If you have a set of basic tools, they make it easier to mix an array of cocktails, both classic and contemporary. As you continue to build and add to your bar tool kit, you’ll be able to expand your cocktail making repertoire, and impress even the most discerning cocktail aficionados with your mixology skills.
Moscow Mule Copper Mugs
An essential for those beloved mules, only an authentic Moscow Copper Co. mule mug will do. Choose between original or hammered copper.
The classic hourglass shaped jigger is a metal measuring device, usually consisting of two conical cups, one side measuring 1 ounce (aka a “pony” shot) and the other side measuring 1 and a 1/2 ounces (a “jigger”).
An alternative to the aforementioned Boston Shaker, the Cobbler style is a little easier to use for home mixologists. This three part shaker features a shaker, a lid with a built-in strainer, and a cap for the lid. In some Cobblers, the lid is also a one ounce shot measure.
The standard shaker used by most bartenders, the Boston features a heavy-bottomed, tempered 16 ounce glass, and a larger stainless steel cup.
The metal strainer that bartenders often use in conjunction with the Boston Shaker, to hold back ice or any loose ingredients, such as herbs, fruit or pulp. The Hawthorn features two to four prongs to keep it from slipping into the shaker, and a metal coil for a snug fit.
This spoon-shaped strainer is usually the preferred choice when straining a cocktail from a mixing glass versus a shaker or tin.
A small, fine mesh strainer that can be used to double-strain drinks, especially cocktails that feature fresh juices or egg whites.
While many home bartenders make do with using a wooden spoon or its handle, a muddling stick is custom-built for the task. Various sizes are usually available, and feature a flat end that is used to gently mash fruit, sugar cubes, fresh herbs and the like to release their oils and aromas. While wooden muddlers are more traditional, stainless steel and silicone varieties are gaining popularity.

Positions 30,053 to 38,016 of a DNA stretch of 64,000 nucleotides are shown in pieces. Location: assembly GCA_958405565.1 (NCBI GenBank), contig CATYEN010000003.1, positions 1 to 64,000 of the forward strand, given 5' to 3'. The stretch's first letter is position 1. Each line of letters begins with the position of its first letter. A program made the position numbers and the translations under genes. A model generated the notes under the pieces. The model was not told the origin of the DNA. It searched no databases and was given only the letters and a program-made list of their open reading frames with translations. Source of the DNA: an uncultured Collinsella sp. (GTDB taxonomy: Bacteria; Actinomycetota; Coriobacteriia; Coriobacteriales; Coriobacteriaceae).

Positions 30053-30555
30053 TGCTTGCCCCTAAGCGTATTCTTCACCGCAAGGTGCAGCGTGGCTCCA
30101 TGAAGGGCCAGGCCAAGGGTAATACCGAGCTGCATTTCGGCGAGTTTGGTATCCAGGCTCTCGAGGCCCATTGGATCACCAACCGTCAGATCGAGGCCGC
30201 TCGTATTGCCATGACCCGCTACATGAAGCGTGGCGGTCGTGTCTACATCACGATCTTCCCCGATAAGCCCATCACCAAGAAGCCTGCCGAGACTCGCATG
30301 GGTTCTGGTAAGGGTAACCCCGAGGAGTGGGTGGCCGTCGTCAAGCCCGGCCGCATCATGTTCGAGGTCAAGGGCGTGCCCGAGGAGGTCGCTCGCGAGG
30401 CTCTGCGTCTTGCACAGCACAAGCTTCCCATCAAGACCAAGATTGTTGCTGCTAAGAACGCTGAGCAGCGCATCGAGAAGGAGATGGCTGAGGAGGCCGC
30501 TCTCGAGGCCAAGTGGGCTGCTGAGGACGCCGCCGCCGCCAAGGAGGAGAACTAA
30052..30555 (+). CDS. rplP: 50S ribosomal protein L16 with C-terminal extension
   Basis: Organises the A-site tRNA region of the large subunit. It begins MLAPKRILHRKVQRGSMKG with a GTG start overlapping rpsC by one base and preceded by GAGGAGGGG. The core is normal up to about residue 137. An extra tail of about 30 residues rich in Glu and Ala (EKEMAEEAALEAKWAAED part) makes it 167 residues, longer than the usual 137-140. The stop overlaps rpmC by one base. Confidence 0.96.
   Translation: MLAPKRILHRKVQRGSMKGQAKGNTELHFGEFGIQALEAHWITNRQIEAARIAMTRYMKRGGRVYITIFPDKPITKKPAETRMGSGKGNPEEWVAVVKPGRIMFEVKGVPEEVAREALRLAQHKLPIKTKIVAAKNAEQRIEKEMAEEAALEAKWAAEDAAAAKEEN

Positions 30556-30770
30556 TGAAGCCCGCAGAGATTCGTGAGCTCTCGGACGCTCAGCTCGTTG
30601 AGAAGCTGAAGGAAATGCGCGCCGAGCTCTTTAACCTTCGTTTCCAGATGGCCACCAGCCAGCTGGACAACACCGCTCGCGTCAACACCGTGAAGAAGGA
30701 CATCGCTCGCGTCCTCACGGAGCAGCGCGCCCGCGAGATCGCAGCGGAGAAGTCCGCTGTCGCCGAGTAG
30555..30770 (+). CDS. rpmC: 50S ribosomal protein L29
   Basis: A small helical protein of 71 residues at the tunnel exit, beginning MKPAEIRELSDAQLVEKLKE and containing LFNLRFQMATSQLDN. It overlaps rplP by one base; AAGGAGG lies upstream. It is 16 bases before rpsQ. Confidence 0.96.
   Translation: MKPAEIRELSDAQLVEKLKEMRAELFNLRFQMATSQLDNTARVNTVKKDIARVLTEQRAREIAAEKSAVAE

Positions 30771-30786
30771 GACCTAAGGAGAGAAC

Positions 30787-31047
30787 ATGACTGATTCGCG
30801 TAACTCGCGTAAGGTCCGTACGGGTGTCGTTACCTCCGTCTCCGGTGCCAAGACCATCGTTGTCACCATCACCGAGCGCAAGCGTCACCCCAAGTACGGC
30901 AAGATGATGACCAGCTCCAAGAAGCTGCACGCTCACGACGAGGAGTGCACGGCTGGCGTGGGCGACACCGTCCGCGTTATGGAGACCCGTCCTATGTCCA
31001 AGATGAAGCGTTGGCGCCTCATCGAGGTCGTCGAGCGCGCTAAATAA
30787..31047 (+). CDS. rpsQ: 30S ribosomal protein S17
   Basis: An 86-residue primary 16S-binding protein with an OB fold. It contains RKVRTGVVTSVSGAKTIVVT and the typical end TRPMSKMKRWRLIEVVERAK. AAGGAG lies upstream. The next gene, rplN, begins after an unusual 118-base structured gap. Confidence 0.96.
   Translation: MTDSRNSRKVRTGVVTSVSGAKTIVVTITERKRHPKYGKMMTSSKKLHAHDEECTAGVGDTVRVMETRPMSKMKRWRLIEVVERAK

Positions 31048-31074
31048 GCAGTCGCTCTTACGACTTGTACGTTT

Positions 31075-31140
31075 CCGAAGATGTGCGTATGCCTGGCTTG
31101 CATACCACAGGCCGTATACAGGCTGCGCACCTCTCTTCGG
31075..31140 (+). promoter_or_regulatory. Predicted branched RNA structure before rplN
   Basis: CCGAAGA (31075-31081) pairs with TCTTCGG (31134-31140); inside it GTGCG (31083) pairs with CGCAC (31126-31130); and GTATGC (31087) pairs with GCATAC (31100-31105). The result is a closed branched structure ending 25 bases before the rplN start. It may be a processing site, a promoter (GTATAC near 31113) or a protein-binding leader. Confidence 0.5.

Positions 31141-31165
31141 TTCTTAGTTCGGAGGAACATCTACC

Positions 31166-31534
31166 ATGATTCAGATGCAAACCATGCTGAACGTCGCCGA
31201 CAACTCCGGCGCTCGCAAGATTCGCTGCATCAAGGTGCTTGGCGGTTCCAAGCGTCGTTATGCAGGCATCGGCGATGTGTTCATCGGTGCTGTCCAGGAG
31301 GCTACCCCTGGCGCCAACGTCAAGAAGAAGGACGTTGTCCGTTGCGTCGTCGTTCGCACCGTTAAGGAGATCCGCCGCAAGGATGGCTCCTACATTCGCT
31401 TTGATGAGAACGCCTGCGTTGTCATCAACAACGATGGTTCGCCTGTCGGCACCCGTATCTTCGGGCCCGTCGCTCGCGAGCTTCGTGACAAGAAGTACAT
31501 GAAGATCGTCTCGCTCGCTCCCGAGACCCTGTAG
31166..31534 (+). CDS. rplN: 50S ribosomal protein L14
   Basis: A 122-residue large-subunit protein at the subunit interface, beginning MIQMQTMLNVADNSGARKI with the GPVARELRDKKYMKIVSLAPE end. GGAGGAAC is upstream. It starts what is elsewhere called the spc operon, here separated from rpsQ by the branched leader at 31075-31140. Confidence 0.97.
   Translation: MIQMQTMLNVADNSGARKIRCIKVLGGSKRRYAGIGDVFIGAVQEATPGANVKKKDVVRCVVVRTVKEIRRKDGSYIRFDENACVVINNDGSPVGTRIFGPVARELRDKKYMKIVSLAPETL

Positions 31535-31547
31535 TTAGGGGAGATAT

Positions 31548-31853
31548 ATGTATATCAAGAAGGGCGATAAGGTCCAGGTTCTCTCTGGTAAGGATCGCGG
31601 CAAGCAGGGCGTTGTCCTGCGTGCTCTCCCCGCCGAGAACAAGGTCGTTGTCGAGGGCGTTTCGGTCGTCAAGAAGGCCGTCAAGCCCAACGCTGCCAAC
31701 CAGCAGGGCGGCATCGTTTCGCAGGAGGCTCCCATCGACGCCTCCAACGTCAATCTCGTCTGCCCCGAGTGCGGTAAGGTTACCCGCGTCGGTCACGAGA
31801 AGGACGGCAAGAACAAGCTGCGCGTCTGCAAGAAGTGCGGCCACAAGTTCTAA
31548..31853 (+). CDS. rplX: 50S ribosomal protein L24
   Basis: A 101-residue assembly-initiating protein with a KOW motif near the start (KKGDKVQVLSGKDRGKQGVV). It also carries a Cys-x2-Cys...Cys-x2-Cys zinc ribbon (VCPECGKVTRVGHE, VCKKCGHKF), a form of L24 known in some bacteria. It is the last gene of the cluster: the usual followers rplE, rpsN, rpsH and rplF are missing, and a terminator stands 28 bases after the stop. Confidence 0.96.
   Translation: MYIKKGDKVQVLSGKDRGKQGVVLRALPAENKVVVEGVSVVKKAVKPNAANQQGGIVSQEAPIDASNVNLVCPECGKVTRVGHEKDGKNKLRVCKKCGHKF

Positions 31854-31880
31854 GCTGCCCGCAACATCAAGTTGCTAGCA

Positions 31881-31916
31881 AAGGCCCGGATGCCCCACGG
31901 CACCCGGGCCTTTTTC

A swivel-style vegetable peeler is ideal for cutting strips of zest from citrus fruits without getting too much of the bitter pith part of the peel. A Y-shaped peeler also works, and offers a wider blade, to cut larger sections of zest, often used for garnish.
Most home bars are already equipped with the wine and bottle opening device commonly known as the “ waiter’s friend” — it includes a cork-screw for opening wine or any corked bottle, a bottle cap opener, and a small knife that is handy for cutting foil, wax or plastic bottle caps or wrappers.
A long-handled metal spoon that is at least 10 inches in length and features a spiral handle, it is used for stirring or building drinks, either in a shaker or a glass.
A hinged citrus press large enough for lemons, limes or even smaller citrus such as tangerines is ideal for a home bar, and for cocktails that require smaller amounts of freshly squeezed citrus juice, such as our favorite — the Moscow Mule.
A microplane style zester is ideal for finely zesting citrus fruits such as limes and lemons, and also works well for ginger, and for hard spices such as nutmeg.
Small towels are any bartender’s multi-purpose essential, from mopping up ice or spills, wrapping ice for crushing, or covering the top of a champagne bottle while uncorking.